How the ‘Asian Tiger’ Model Mauled the World Economy
“China Inflation Data Underscore Weak Economy” runs the New York Times headline datelined July 9th, 2013 — yet another in the unrelenting series of data points indicating economic slowdown in the world’s most populous country. Consumer prices rose only 2.7% in June year-on-year, while producer prices actually dropped 2.7% over the same period. Obviously, this is worrying:
“The deflation in producer prices … worries many analysts as it underlines that domestic demand in China’s economy remains sluggish.”
Indeed. What this particular development indicates is that the domestic economy is proving incapable of taking up the slack left by the drop-off in foreign demand. And the fact that this shift is proving difficult is not an accident.
The problem stems from the structure of the “Asian Tiger” model of export-driven growth, pioneered by Japan and emulated by China, which is based on the systematic exploitation of domestic households through policies of forced savings. The model is embodied mainly in artificially suppressed exchange rates and the channeling of those savings into the export sector on favorable terms. This schizophrenically suppresses the domestic consumption that’s being relied on later to pick up the slack.
To be successful, such a model requires foreign markets capable of absorbing the excess production. For the Asian Tigers, that market has been the United States, earning it the moniker, “consumer of last resort.” For decades, the U.S. gladly filled that role, and has borne the consequences. The flip side of Asian countries’ artificially suppressed exchange rates has been that the dollar’s rates have been artificially propped up. This has led not only to cheap imports, but to an outflow of manufacturing jobs to these lower-wage countries. The resultant gutting of U.S. manufacturing is not a nefarious plot on the part of U.S. corporations, but an economic inevitability.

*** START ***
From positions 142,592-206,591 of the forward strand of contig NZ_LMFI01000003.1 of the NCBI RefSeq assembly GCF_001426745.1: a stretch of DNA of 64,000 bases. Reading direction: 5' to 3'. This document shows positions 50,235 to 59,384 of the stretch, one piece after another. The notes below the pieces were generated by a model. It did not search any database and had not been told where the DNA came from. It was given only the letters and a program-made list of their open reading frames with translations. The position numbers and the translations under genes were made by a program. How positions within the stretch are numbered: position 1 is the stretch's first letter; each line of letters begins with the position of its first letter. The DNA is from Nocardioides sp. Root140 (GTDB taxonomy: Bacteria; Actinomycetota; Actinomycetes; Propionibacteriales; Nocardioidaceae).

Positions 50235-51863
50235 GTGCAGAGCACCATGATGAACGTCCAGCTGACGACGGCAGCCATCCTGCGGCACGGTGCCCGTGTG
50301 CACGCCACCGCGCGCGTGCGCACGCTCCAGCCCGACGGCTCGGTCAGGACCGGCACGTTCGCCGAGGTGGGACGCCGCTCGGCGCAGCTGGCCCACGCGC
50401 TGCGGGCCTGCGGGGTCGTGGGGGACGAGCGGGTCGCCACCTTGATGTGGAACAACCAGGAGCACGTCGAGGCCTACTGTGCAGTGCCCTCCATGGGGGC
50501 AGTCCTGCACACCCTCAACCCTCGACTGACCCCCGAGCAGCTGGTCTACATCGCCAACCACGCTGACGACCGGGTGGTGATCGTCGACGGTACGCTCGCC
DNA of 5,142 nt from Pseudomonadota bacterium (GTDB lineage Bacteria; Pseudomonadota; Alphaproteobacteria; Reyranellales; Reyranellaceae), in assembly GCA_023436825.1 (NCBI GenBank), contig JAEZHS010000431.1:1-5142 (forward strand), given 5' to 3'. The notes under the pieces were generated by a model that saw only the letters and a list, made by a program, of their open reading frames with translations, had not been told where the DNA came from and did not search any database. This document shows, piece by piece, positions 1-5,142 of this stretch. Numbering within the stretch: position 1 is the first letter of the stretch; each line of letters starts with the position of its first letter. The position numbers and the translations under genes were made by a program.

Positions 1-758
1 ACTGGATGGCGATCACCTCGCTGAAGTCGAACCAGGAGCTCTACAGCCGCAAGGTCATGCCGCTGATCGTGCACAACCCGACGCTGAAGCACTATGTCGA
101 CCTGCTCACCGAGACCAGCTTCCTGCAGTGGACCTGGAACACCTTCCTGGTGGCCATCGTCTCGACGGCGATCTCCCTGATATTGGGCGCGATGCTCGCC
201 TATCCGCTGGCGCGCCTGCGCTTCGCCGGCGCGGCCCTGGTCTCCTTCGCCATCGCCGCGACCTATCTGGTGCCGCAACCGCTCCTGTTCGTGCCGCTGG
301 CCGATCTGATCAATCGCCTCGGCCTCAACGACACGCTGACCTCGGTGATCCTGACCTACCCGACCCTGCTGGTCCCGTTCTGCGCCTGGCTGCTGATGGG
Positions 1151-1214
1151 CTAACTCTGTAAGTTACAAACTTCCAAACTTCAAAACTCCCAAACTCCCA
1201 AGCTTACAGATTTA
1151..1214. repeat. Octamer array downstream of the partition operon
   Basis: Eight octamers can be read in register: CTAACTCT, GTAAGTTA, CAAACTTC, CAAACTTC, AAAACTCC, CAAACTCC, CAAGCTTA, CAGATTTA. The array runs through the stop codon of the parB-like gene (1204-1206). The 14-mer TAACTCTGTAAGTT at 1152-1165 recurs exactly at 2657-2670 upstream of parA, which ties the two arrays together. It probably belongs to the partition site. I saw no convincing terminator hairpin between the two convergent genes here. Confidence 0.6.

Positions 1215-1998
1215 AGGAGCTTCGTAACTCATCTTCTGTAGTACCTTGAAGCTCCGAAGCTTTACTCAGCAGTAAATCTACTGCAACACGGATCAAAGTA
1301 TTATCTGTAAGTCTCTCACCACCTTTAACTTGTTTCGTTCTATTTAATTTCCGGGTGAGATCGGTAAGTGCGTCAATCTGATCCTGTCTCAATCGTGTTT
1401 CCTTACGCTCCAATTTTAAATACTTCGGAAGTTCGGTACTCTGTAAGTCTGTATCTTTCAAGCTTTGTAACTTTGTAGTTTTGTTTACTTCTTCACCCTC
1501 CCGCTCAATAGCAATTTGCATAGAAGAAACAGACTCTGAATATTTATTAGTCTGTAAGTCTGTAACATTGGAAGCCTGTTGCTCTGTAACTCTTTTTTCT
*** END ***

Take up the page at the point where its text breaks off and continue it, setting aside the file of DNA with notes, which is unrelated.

This was not the only result of the decades-long exchange-rate imbalance, either. The method by which exchange rates are kept pegged at artificial levels, called “sterilization,” is just as important. Sterilization entails the purchasing—and removal from the market—of dollars, so as to buoy the dollar’s exchange rate. Japan did this, and China followed, leading to trillions of dollars in foreign-exchange (dollar) reserves. These dollars are not put into broader circulation but are kept on deposit, feeding asset bubbles.
Why does this matter? In part because China’s dollar sterilization policy led to the United States’ liquidity glut, which in turn fed the avidity of mortgage makers to resort to sub prime loans, which in turn led to the real estate boom-and-bust. We not only lost manufacturing capacity, but we gained the mother of all asset bubbles, and the bubble’s burst is one of the main factors behind the malaise of the world economy, now running on six years.
The problem now is that the U.S. is incapable of continuing to play the “consumer of last resort.” As Edward Luce puts it in the Financial Times of July 7th, “Weary US consumer shoulders a heavy load,” a load he or she doesn’t appear to be able to bear. The economic data out of China likewise indicates that the Chinese consumer is in just as little condition to do so. And the same structural defects are in evidence in Europe, though in a different way, which we will have opportunity of exploring in due course.
This model has reached the limits of its usefulness. And there does not appear to be anything in the offing to replace it.
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